Our view: Vote yes on sales tax hike to help schools
The original story was posted on RGJ and can be viewed at this link.
The RGJ Editorial Board supports voting yes on WC-1, the initiative to raise Washoe County’s sales tax rate in order to pay for school construction and maintenance.
Eight editorial board members were in favor and two were opposed. No one disagreed that local schools are overcrowded and in disrepair. Two wanted a better tax proposal; eight felt this problem has been put off so long that it is causing harm to thousands of children being forced to try to learn in difficult environments and that it is also hurting economic development.
WC-1 would raise the local sales tax rate from 7.725 to 8.265, making Washoe’s tax rate the highest in Nevada and one of the nation’s highest. It would allow the school district to issue $781 million in bonds over the next decade for infrastructure projects.
Reasons to vote yes on WC-1
• About half the schools in Reno-Sparks have exceeded their student capacities, and 6,200 more students are expected in the district in the next five years. Washoe schools already use 229 portable classrooms to deal with overflow. Students are being taught in hallways and even closets. In many elementary schools, two classes with two teachers are being taught at the same time in one room. This is just one of the creative ways the district has been dealing with overcrowding, but such an environment is not as conducive to learning as one class, one teacher, one room. WC-1 funding would pay for 15 new schools: nine elementaries, three middle schools and three high schools.
• There is not enough money to pay for school repairs, big and small. Some have faulty air-conditioning; others faulty heaters. Some have doors that have trouble locking, causing police and school administrators to come out for false alarms. WC-1 would raise $20 million a year for repairs to existing schools.
• Other counties have multiple funding mechanisms to pay for school construction and maintenance. Washoe County is the only one that does not. School impact fees for developers are not allowed under state law and would only pay a one-time portion of new school costs anyway. The Nevada Legislature and the Washoe County Commission failed in attempts to deal with the problem. It is up to voters to do what politicians have been too weak-willed to do.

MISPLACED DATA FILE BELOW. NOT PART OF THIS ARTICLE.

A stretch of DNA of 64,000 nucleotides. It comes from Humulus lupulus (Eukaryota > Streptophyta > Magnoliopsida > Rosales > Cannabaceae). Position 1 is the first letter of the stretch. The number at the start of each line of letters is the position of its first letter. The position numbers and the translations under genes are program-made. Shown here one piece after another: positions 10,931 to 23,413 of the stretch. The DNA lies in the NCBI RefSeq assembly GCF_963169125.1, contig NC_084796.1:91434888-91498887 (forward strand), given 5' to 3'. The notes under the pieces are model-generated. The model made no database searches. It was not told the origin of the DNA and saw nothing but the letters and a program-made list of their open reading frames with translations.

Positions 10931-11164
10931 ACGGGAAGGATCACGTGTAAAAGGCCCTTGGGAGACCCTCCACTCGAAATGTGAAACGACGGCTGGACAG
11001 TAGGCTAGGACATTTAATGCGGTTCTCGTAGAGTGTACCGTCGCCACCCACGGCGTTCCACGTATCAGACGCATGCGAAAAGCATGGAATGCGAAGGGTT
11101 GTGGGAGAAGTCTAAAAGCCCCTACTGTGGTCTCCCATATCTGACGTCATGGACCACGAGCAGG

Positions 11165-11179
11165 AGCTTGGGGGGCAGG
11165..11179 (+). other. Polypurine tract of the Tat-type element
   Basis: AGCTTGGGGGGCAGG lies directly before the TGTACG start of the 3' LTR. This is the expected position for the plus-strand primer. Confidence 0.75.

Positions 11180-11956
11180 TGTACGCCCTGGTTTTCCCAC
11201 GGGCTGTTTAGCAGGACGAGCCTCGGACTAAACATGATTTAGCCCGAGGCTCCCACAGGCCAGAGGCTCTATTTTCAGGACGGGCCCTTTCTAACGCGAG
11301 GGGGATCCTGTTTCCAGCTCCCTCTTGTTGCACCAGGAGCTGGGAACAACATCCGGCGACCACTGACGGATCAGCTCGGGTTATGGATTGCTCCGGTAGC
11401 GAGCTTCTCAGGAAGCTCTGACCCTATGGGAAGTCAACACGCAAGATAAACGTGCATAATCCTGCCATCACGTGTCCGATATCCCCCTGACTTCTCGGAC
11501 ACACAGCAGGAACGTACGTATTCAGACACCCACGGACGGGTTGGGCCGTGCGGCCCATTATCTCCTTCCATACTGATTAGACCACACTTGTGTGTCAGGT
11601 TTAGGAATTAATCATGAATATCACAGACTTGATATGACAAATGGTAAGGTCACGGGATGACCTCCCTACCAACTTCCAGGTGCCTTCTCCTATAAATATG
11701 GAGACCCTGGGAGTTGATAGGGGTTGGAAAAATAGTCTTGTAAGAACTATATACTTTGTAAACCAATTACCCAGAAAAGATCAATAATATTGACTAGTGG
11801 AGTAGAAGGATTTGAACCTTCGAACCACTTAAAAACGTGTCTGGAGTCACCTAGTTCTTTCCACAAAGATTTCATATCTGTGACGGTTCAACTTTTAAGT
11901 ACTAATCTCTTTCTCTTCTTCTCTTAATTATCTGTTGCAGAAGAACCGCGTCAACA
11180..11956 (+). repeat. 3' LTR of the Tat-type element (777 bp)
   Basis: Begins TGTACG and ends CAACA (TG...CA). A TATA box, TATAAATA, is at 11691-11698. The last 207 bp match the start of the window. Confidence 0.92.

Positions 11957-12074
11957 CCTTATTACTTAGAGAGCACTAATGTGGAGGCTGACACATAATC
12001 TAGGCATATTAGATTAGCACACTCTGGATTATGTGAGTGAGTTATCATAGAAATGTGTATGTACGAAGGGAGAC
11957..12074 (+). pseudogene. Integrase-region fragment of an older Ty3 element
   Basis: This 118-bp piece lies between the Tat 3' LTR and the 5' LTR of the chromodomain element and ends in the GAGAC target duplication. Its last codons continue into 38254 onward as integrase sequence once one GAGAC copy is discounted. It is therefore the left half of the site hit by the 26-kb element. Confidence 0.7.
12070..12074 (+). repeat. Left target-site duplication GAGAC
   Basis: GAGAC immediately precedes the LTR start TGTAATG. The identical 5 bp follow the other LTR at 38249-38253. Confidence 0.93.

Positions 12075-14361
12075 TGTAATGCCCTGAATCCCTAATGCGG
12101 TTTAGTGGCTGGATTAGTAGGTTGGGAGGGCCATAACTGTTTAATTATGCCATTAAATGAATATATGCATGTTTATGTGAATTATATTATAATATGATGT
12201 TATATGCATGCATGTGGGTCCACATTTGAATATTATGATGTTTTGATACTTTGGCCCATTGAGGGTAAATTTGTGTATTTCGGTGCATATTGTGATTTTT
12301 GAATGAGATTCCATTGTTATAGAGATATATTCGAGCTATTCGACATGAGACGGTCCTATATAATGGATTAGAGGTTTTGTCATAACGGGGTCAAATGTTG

• Critics claim they cannot trust the school board to spend the money properly because of past bad decisions. By law, the money can be used only for building projects, not for teachers, not for administration. Also, an oversight committee made up of community members must sign off on capital projects and if it does not think the projects are justified, the school board must explain in writing its reasoning. Further, an almost entirely new board will be seated after this election.
• Opponents do not like that the tax does not sunset. Even though many sunset taxes never end and the name is just a gimmick for some politicians to claim they did not permanently raise taxes, the district’s construction and maintenance needs are not going away in 10 years. The mechanism of paying for schools through property taxes only was shown to be inadequate during the recession; an additional sales tax source broadens the funding source so schools are less at risk from typical economic ups and downs.
• The initiative is an economic investment in two ways: It helps the community’s children get a better education, and smarter kids pays economic dividends through higher taxes from productive citizens and through lower social costs related to crime and welfare. In addition, economic development officials whose job it is to entice businesses to locate here know that good schools make Northern Nevada more attractive while overcrowded schools repel prospects.
• Symbolically, passage of WC-1 shows that we as a community value education. Rejection shows we do not.